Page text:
Barn Builders Network builds an informal peer support network of farmers and ranchers with disabilities across the nation
Limited personal resources and lack of services for people in rural areas are obstacles for independent farmers and ranchers with disabilities. Add the feelings of apprehension and isolation that often follow the amputation of a limb and you have a human need that only the personal touch of peer support can fill.
Recognizing this need in rural communities nationwide, in 1992, the Breaking New Ground (BNG) Resource Center at Purdue University in West Lafayette, Indiana, distributed an application for the Barn Builders Network in the BNG newsletter. The idea was to form an informal peer support network of farmers and ranchers with disabilities across the nation. The list would include people who were willing to become personally involved in the lives of other individuals who could benefit from their personal experiences.
For example, perhaps a farmer might like to know of others in his or her state who were farming with the same type of disability or similar farming operation. Whatever the connection, BNG wanted to draw these people together to let them know that they were not alone.
The response was generous, 88 farmers representing 33 states and two Canadian provinces volunteered to be of assistance, if called upon. The information was compiled into a directory, which is updated as new people join the network.
The application information includes:
- Name, address, age and phone number of volunteer
- Nature of farm/ranch operation (including crops or livestock raised, number of acres and type of facilities)
- Special modifications made to the farm/ranch operation to accommodate disability
- Nature of disability
- Desired level of participation
- talk with others by telephone
- make hospital visits with 75 miles
- make farm/ranch visits within 75 miles
- correspond by mail
- Invite someone to visit farm/ranch operation to see worksite/ home modifications
- Participate in BNG educational activities such as workshops
- Reason for participating in the BNG Barn Builder program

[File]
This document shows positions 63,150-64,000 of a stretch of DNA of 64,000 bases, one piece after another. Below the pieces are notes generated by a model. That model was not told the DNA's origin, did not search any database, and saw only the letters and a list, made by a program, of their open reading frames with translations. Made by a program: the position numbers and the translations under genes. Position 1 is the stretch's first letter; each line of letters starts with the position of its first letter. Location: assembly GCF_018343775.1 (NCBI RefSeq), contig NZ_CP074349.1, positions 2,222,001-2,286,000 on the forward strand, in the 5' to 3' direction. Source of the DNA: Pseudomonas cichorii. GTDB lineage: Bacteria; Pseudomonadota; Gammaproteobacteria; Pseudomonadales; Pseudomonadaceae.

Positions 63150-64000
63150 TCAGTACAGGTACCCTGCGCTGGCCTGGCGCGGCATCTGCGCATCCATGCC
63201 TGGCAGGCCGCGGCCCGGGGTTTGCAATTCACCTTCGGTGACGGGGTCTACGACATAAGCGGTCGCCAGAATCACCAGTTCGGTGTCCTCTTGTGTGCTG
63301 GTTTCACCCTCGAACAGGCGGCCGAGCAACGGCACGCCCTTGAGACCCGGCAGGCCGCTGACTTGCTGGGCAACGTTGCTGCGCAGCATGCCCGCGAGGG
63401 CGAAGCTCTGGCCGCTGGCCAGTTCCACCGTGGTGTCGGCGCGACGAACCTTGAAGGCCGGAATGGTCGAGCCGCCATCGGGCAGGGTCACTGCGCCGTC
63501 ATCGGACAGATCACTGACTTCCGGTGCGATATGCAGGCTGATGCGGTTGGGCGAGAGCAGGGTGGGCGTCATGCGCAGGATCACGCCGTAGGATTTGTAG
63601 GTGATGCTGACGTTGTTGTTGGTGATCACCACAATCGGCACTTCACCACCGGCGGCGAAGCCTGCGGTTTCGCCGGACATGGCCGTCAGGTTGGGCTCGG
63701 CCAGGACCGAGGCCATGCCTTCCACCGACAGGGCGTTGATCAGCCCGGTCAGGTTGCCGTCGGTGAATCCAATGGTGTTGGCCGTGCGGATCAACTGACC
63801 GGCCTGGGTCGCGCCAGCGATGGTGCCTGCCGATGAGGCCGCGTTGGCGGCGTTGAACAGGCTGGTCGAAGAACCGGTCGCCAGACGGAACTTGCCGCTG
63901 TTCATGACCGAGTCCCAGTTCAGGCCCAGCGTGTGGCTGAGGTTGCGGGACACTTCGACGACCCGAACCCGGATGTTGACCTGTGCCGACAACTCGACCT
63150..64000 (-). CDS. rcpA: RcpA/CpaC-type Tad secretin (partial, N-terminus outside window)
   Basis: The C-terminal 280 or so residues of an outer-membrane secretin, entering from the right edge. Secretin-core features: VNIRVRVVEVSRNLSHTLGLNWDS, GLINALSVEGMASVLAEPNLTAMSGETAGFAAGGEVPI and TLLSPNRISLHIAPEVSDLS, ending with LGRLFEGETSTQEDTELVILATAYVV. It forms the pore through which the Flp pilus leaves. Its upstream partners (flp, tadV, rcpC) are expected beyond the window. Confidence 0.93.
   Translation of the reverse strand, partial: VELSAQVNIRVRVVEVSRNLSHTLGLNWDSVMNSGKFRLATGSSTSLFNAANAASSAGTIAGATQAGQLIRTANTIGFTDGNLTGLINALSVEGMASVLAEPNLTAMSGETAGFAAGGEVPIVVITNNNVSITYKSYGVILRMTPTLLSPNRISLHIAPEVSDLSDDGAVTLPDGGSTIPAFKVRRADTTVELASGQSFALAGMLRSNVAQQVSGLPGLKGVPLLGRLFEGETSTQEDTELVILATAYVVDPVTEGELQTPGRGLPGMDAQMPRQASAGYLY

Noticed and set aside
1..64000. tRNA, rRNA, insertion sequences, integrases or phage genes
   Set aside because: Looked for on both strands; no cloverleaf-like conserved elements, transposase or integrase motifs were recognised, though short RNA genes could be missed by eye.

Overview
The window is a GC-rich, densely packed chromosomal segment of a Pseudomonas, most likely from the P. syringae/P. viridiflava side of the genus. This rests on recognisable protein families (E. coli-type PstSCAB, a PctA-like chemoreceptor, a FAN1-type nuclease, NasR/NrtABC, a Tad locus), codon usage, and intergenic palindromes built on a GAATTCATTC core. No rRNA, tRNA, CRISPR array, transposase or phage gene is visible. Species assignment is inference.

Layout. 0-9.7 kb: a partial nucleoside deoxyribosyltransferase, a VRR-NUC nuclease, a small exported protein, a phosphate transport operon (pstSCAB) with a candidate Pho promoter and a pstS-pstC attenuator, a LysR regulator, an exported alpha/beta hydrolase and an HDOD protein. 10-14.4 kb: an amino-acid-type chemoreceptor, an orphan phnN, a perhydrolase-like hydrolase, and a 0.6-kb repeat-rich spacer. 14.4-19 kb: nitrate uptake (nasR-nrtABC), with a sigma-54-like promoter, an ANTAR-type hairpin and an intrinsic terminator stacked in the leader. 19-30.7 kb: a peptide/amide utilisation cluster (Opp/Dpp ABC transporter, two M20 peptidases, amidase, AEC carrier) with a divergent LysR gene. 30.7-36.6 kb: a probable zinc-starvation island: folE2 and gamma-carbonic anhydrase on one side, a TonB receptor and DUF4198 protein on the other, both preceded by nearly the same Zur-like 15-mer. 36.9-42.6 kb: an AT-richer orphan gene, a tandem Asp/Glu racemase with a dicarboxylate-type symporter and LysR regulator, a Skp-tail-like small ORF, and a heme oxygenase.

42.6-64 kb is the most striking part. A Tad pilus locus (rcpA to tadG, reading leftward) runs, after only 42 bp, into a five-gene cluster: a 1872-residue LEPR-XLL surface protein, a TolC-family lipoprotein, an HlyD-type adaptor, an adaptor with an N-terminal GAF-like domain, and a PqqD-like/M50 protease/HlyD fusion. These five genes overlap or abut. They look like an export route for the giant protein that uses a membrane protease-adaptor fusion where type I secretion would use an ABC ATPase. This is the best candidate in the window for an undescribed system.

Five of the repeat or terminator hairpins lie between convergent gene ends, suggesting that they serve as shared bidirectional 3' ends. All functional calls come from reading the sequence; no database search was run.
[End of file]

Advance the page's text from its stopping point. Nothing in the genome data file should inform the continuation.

For an application form or to get a copy of the directory write/call Barn Builders Network, c/o Breaking New Ground Resource Center, Purdue University, 1146 Agricultural Engineering Building, West Lafayette, IN 47907-1146; phone: 1-800/825-4264 or fax 1-317/496-1115.
Can You Farm With A Disability?AgrAbility Says YES!
Agricultural production is one of the nation's most hazardous occupations. Each year, approximately 200,000 people working in agriculture experience injuries that limit their ability to perform essential farm tasks. Tens of thousands more become disabled as a result of non-farm injuries, illnesses, other health conditions, and the aging process. Nationwide, approximately 500,000 farmers, ranchers, and other agricultural workers have physical disabilities that interfere with their farm work.
For many of these individuals, the presence of a disability jeopardizes their rural and agricultural futures. Rural isolation, a tradition of self-reliance, and gaps in rural service delivery systems frequently prevent agricultural workers with disabilities from taking advantage of growing expertise in modifying farm operations, adapting equipment, promoting farmstead accessibility, and using assistive technologies to safely accommodate disability in agricultural and rural settings. Yet, with some assistance, the majority of disabled agricultural workers can continue to earn their livelihoods in agriculture and participate fully in rural community life.
The AgrAbility Project was created to assist people with disabilities employed in agriculture. It links cooperative extension services with nonprofit disability service organizations to provide practical education and assistance that promotes independence in agricultural production and rural living. In just four years, the AgrAbility Project has emerged as one of rural America's most valuable and cost-effective resources.
The AgrAbility Project is helping hundreds of farmers, ranchers, and agricultural workers with disabilities and their families to succeed in agricultural production and rural community life.
For more information:
Carol Maus, AgrAbility project director, NESS, National Easter Seal Society, 700 Thirteenth St., NW, Suite 200, Washington, DC 20005.
Call (202) 347-3066/FAX: fax 202-737-7914 -
E-Mail: firstname.lastname@example.org or visit the web site at http://www.seals.com
(Note: Site no longer available. See http://abe.www.ecn.purdue.edu/ABE/Extension/BNG/agrabilityproject.html)